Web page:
North Korea Demands Return of Cargo Ship Seized by U.S.

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Choe Sang-Hun

c.2019 New York Times News Service

SEOUL, South Korea — North Korea on Tuesday demanded the release of a ship impounded by the United States for evading international sanctions, calling the seizure a “flagrant act of robbery” that violated the spirit of the agreement reached last year between the North’s leader, Kim Jong Un, and President Donald Trump.

U.S. prosecutors say the North Korean ship, the Wise Honest, was used to export coal and import heavy machinery in violation of sanctions imposed on the North over its nuclear arms program. The ship was detained in Indonesian waters by authorities there in April 2018, and its seizure by the United States was announced last week. The ship has since been taken to American Samoa.

“The United States’ action is an extension of its calculation aimed at subjugating us through the so-called maximum pressure and flatly denies the spirit of the June 12 Joint North Korea-U.S. Declaration where both sides agreed to build new relations,” the North Korean Foreign Ministry said in a statement, referring to the broad agreement reached between Trump and Kim at their first meeting, in Singapore.

“The United States must mull over what repercussions its gangster-like act will entail, and must return our vessel without delay,” the ministry said.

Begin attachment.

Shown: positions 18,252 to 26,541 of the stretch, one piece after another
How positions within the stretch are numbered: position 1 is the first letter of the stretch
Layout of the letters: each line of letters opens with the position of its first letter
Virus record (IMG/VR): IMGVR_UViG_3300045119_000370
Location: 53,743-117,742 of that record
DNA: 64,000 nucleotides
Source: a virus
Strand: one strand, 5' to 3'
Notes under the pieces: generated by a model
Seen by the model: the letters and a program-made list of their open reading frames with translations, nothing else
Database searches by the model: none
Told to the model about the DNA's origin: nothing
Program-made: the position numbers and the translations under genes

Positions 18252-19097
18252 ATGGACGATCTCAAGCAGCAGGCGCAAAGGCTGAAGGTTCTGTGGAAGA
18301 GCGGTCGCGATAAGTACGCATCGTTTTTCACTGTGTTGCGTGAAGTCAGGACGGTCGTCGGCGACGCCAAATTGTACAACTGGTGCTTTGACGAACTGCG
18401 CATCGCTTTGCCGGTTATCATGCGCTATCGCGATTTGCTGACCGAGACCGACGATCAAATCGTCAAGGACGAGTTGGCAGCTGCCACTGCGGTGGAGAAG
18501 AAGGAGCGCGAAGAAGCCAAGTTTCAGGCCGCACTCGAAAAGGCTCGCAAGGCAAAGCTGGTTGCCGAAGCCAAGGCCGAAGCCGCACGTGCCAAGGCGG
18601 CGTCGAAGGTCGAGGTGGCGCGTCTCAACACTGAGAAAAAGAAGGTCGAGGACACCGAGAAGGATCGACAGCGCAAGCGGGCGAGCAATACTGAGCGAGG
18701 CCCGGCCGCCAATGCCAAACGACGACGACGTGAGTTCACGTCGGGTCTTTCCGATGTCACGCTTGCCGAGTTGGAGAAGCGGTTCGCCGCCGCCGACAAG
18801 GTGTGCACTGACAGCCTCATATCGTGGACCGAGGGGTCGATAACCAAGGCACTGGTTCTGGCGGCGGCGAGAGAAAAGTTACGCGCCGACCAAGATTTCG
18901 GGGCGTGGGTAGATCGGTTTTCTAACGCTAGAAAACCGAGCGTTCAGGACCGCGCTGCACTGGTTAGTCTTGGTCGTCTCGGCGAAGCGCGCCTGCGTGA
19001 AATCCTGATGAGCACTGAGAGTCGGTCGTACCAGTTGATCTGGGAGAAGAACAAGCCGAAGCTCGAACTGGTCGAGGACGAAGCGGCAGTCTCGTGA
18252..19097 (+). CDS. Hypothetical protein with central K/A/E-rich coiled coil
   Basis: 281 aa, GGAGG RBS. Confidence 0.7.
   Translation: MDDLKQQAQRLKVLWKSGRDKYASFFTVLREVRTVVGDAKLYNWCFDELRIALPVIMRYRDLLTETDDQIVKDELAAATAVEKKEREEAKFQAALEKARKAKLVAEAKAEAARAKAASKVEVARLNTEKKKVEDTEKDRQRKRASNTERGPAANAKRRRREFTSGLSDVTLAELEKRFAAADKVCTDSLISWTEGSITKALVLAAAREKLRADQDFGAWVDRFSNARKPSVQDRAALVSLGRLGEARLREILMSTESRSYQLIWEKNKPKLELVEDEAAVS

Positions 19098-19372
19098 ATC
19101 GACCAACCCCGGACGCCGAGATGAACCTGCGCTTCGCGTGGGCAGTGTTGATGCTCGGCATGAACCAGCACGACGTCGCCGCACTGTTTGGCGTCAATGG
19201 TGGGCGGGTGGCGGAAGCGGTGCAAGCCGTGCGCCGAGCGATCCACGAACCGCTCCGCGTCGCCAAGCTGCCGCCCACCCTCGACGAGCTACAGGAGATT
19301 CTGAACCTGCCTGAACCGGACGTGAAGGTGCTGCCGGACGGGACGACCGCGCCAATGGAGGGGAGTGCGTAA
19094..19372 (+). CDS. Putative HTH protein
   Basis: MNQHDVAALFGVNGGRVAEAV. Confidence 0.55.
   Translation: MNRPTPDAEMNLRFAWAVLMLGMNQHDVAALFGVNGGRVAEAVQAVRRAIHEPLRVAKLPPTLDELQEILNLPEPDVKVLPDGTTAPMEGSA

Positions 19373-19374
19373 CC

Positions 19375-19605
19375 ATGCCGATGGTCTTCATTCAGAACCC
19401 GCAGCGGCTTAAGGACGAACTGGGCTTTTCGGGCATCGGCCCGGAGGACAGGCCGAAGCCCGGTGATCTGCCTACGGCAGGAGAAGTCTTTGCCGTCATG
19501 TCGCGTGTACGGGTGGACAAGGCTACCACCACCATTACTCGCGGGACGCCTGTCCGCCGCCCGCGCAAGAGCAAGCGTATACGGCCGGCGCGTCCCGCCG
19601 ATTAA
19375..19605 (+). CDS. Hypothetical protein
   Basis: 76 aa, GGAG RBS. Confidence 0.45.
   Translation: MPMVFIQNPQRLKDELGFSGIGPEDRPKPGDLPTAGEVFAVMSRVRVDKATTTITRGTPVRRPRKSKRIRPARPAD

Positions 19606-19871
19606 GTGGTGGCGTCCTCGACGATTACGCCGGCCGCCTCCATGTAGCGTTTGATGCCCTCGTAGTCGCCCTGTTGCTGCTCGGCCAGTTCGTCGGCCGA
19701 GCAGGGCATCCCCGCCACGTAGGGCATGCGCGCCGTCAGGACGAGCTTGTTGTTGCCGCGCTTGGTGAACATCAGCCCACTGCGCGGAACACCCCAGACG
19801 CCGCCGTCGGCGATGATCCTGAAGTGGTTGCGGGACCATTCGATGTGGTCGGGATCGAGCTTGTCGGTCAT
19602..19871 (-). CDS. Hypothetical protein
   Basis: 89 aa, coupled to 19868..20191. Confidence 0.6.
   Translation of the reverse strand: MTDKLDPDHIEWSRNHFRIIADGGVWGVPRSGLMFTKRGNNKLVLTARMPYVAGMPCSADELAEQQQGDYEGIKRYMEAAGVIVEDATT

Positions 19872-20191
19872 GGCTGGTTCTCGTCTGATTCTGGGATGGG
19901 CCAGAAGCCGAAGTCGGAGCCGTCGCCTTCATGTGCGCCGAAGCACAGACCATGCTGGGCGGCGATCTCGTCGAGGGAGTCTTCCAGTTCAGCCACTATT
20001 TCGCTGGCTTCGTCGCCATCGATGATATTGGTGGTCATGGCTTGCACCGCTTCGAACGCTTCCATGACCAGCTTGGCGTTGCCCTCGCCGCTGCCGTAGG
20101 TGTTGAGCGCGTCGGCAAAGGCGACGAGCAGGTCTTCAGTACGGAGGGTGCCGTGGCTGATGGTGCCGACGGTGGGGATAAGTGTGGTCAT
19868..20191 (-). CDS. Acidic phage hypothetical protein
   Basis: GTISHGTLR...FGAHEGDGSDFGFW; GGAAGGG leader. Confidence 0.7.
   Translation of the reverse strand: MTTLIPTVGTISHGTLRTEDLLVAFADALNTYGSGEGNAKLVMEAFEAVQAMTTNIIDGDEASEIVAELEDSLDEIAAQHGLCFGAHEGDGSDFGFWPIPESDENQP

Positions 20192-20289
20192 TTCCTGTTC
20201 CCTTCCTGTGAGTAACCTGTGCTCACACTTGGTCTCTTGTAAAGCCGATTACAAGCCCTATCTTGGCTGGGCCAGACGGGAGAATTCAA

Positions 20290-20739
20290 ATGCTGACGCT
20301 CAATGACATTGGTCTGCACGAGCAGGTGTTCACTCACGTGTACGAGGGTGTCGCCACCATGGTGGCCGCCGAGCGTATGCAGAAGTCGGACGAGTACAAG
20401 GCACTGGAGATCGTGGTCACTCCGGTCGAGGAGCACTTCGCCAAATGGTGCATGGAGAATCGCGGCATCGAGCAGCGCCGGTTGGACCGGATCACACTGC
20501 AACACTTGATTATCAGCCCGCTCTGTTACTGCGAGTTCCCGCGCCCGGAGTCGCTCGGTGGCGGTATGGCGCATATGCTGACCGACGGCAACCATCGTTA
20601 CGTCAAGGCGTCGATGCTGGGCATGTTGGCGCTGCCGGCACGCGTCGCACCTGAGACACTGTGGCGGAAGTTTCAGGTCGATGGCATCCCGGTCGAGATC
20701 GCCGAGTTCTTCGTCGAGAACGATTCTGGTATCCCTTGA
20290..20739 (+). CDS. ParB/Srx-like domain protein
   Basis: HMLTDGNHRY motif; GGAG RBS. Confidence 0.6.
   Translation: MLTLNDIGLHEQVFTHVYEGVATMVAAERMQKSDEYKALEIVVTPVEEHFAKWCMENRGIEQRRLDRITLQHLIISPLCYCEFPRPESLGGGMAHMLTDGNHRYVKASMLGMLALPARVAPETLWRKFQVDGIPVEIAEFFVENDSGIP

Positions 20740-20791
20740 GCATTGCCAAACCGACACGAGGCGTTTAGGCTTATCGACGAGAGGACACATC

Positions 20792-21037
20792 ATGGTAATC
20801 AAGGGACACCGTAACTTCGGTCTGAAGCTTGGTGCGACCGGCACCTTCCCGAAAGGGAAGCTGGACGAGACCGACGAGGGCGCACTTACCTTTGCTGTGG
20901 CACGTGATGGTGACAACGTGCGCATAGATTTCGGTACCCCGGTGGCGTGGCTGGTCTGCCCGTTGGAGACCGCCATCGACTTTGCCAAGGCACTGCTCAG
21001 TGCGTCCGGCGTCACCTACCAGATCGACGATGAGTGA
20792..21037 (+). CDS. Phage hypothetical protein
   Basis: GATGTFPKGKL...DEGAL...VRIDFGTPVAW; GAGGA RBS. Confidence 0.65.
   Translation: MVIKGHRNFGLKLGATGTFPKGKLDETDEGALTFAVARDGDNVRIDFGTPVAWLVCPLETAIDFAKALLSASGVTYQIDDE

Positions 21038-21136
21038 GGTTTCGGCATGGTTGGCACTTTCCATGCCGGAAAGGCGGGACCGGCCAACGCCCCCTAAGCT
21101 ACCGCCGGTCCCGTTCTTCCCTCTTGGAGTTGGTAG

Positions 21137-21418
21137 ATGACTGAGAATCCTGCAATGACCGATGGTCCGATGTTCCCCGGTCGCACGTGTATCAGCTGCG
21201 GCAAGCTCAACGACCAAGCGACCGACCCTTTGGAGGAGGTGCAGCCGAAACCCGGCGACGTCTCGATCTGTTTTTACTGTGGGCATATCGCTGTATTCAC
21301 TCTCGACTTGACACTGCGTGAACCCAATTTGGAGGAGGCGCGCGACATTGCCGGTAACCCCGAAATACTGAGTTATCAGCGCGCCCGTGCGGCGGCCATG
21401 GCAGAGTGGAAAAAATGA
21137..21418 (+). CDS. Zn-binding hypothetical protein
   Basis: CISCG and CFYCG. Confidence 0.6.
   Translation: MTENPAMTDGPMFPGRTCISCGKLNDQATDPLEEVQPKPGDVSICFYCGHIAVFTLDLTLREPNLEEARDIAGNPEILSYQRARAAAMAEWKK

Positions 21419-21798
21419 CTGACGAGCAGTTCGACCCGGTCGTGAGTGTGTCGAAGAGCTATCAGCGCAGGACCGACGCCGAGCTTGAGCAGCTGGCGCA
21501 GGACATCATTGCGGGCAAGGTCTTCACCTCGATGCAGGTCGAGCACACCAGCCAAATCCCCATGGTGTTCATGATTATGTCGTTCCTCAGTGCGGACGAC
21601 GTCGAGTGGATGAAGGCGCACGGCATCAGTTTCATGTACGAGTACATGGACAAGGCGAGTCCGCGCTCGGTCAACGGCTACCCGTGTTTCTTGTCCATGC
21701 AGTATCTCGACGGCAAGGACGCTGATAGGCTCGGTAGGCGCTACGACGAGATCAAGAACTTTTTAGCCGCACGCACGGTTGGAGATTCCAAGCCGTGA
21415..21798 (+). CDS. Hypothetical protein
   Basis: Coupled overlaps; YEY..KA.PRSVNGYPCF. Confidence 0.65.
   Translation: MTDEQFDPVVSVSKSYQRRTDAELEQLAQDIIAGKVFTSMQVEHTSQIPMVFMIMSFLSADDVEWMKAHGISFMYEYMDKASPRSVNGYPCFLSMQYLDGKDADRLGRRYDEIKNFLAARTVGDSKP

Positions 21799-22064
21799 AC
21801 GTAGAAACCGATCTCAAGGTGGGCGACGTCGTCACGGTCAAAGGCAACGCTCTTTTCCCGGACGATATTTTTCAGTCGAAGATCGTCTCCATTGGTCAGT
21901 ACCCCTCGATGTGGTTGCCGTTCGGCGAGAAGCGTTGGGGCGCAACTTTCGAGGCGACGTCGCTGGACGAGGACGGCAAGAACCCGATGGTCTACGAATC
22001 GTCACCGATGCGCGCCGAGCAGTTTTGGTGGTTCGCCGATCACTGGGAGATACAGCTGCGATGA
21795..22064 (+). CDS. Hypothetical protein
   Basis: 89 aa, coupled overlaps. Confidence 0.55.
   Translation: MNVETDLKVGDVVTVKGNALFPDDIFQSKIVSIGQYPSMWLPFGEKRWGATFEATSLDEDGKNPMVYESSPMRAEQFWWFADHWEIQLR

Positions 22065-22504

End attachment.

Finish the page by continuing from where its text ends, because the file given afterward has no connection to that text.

The seizure of the Wise Honest was the first time the United States had impounded a North Korean cargo vessel for alleged international sanctions violations. The United States announced it soon after North Korea fired off two short-range missiles, its second such launch in five days.

Analysts said the North’s resumption of short-range missile tests was aimed at pressuring Washington to ease its stance on sanctions relief, after the collapse in February of the second summit between Trump and Kim. Those talks, in Vietnam, ended early after Trump rejected Kim’s offer to dismantle one of its nuclear facilities in exchange for lifting the most painful sanctions. Trump insisted on a full dismantlement of its nuclear program.

North Korea is desperate to lift a series of U.N. Security Council sanctions imposed in 2016 and 2017. Unlike previous sanctions that targeted the North’s ruling elite, these penalties sought to strangle North Korea’s economy by banning all the country’s key exports, including coal, iron ore, textiles, fisheries and cheap workers. They also sought to drastically curtail North Korea’s ability to import fuel.

Kim has said he would abandon diplomatic engagement with the United States and find a “new way” of protecting his country’s national interests unless the United States changed course. He gave Trump until the end of the year to offer a new proposal for ending the nuclear crisis on the Korean Peninsula.

But the seizing of the Wise Honest indicated that the United States was redoubling its efforts to enforce the sanctions, particularly by cracking down on illegal ship-to-ship transfers of fuel and coal.

Analysts said the North’s recent short-range missile launches were meant to warn the United States that it would return to bolder missile tests unless the United States compromised on sanctions. They said the impounding of the Wise Honest provided North Korea with an excuse to escalate tensions that were already on the rise.

If North Korea resumes intermediate- and long-range ballistic missile tests, it will undermine Trump’s biggest diplomatic achievement in dealing with North Korea so far. The North has not launched a long-range missile since late 2017, something that Trump has repeatedly cited as proof that his diplomacy was working.

In their broadly worded Singapore agreement, Trump and Kim promised to build a “new” relationship between the two nations and work toward the “complete denuclearization of the Korean Peninsula.”